MLB shortstops: You say “Go Nomar!” and I say “Tejada!”

By Ben Adams

Before I do this, let me make two apologies. First, I don’t like the kind of journalism where you sit there looking at statistics for long enough to ruin your appreciation of the actual sport. Second, I try to be impartial for the most part, and not flagrantly root for the Red Sox. In spite of both these problems, however, I have to clear the air, because the air is cloudier than the Asian Brown Cloud.

So here goes: Alex Rodriguez is the best shortstop in baseball. We know this much. Miguel Tejada, Derek Jeter, and Nomar Garciaparra are all also very good. Yet, while Garciaparra is clearly better than his counterparts; no one has been willing to prove this unequivocally, so I have to. Tejada is fairly new on the scene, and no one seems to be confused about his talents, but everyone is confused about Jeter. So what I am trying to say is this: Nomar is better than Derek Jeter.

Garciaparra won the American League Rookie of the Year trophy when he debuted for the Red Sox in 1997, hitting .306 and clubbing 30 home runs. He finished sixth in the AL in batting at .323 in ’98, and won consecutive batting titles at .357 and .372 the following two years. After suffering a season-long wrist injury in 2001 that limited him to 21 games, Garciaparra was somewhat slow to return to form this season, although he has managed to remain among the league’s top five in RBI. Lately he has been the Nomar of old, hitting safely in 11 of 12 games and batting .440 during that stretch. He’s perennially among the league leaders in batting average, doubles, and RBI, and the way he has swung the bat these past few weeks, another .325-25-120 season is a reasonable expectation.

Most of this is well documented. So are Jeter’s career numbers, which show him to be a lifetime .318 hitter capable of driving in 70-80 runs, hitting 10-20 home runs, and stealing 25 bases or so every year. He also had season averages of .349 and .339 in ’99 and 2000, numbers few players can boast. He hit 24 home runs and drove in 102 in ’99 to round out what was clearly his best season. These are very good numbers, to be sure, but, on balance, they are clearly inferior to Nomar’s. This discrepancy has been journalistically erased through a series of pernicious myths:

Myth number one: you can’t compare the numbers. The idea here is that because Jeter hits second in the lineup and Garciaparra hits third, the statistics can be misleading. Jeter’s role on his team is to get on base and score when others drive him in, whereas Nomar is expected to be the man driving in the Trot Nixons of the world. This, the experts might say, would account for the RBI discrepancy. But shouldn’t it also create a new discrepancy, whereby Nomar scores 20-30 fewer runs per year than Jeter does? Yes, it should. And it doesn’t. Per year, Nomar averages 119 runs scored to Jeter’s 124. So the comparison favors Nomar. Plus, this obviously wouldn’t account for Nomar’s better power numbers. Hitting second in the order certainly doesn’t cause Jeter to try not to hit home runs.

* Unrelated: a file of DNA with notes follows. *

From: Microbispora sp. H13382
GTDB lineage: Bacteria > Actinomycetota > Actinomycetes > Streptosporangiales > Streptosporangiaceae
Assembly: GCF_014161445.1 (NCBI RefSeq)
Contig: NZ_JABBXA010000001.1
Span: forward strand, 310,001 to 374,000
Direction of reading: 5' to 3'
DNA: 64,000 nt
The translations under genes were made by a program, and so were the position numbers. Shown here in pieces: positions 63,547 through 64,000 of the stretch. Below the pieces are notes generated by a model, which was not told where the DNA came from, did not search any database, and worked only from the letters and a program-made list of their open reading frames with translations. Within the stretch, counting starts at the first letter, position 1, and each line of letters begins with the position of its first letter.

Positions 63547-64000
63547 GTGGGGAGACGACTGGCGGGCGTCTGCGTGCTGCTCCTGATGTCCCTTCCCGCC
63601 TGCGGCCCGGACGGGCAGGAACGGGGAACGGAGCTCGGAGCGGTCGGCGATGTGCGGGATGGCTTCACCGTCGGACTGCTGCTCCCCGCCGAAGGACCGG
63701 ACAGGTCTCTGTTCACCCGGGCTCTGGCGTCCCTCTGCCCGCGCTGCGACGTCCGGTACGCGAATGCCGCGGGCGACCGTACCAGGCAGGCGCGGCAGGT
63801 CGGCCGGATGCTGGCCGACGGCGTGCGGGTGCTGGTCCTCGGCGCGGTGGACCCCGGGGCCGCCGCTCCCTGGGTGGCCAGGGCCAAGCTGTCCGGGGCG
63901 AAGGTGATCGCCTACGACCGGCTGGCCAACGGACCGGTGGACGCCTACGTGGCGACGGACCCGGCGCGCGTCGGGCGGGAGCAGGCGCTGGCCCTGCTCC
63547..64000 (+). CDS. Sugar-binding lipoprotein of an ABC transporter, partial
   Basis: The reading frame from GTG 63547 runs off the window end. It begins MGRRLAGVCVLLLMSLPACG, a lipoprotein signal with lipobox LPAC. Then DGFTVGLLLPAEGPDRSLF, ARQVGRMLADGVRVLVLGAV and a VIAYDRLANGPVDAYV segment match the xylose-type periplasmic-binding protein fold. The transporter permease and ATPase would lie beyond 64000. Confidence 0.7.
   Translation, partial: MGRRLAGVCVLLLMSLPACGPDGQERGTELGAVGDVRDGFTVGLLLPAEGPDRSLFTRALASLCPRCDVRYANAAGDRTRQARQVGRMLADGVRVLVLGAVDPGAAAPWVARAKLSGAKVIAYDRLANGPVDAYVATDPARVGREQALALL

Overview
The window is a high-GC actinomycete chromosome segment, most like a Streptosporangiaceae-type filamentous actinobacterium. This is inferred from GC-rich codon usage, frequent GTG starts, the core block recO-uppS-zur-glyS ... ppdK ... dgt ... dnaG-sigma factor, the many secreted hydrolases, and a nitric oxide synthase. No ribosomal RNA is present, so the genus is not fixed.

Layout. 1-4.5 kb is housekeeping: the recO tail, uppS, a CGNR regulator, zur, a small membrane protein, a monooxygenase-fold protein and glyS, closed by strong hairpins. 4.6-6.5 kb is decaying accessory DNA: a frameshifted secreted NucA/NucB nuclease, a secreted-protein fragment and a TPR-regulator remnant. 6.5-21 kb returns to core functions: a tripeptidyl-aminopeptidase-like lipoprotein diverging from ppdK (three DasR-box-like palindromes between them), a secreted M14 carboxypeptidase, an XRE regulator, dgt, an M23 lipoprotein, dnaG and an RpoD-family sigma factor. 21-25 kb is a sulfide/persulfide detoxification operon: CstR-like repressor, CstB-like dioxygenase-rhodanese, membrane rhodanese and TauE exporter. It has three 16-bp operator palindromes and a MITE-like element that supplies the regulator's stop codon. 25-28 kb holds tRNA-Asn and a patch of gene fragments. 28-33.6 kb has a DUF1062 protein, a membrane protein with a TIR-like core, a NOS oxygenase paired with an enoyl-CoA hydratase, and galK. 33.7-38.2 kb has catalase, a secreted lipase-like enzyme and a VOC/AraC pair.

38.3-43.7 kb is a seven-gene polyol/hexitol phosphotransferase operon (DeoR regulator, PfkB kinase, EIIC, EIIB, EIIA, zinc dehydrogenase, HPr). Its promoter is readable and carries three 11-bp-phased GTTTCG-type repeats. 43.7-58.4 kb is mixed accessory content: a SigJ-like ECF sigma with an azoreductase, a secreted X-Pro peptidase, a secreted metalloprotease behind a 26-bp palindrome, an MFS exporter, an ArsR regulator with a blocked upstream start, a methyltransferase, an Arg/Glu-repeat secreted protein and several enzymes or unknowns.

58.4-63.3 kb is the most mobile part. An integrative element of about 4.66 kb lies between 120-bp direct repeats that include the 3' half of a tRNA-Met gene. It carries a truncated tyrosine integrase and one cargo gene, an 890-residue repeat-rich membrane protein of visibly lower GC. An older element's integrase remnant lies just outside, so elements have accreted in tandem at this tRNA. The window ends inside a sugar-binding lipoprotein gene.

Myth number two: Jeter is a better fielder. For whatever reason, a lot has been made of Jeter’s defensive plays. Personally, I suspect it is because he jumps when he throws on plays that Omar Vizquel and Garciaparra can make standing. Not that it should matter when you look at everything together, but for the record Nomar and Jeter are very nearly equal as fielders. In terms of fielding percentage, Nomar checks in at .969 for his career, slightly lower than Jeter’s .974. Over the four years (1997-2000) in which both of these two played full seasons, Nomar had 403 assists per season to Jeter’s 395. So in his career, Jeter has made somewhere between one and four fewer errors than has Nomar, and made something like 30 fewer plays. It’s really a toss-up, but if you want to get really malicious, pitchers net 26 extra outs with Nomar playing behind them.

Myth number three: Jeter is a “winner.” For me, this myth is by far the most enervating. Let me first go right ahead and concede that, in the first six years of his career, Jeter’s Yankees have been to the World Series five times and won it four, and they have made the playoffs every year and should do it again this season. But honestly, that’s stupid. If any journalist cared to scrutinize those misleading numbers with a lens even half as sharp as the one applied to Nomar’s batting titles, this myth would never have existed. Baseball is a team sport. Is there a single person willing to bet his lunch money that the Yankees couldn’t have had this postseason success with Nomar at short in Jeter’s place? Maybe there is. How should I know? If such a person exists, he had better produce some kind of “Jeter hits in the postseason” statistics. Actually, he won’t have to, since I just happen to have them right next to me. In an incredibly lengthy postseason career of 78 games (roughly half a season), Jeter has batted .304 with nine home runs and 25 RBI. Statistically speaking, not only is this far inferior to Nomar’s .383-7-20 line in just 13 games—really an exceptionally good set of numbers when you look at it—but it is quite clearly worse than Jeter’s numbers during the regular season. So forget “Jeter is a winner.” If anyone in this comparison has impressed in the postseason, his name starts with N- and ends with -omar Garciaparra.

As for Tejada, the comparison depends on how you look at it. Both Nomar and Jeter have clearly had better careers, but it looks like Tejada might be about to change that. He’s finally started to hit consistently, and has helped his team cope with the loss of Jason Giambi in admirable fashion. But until Tejada proves he can do it year after year, Garciaparra ought to retain the mantle he should have worn all along: the better shortstop.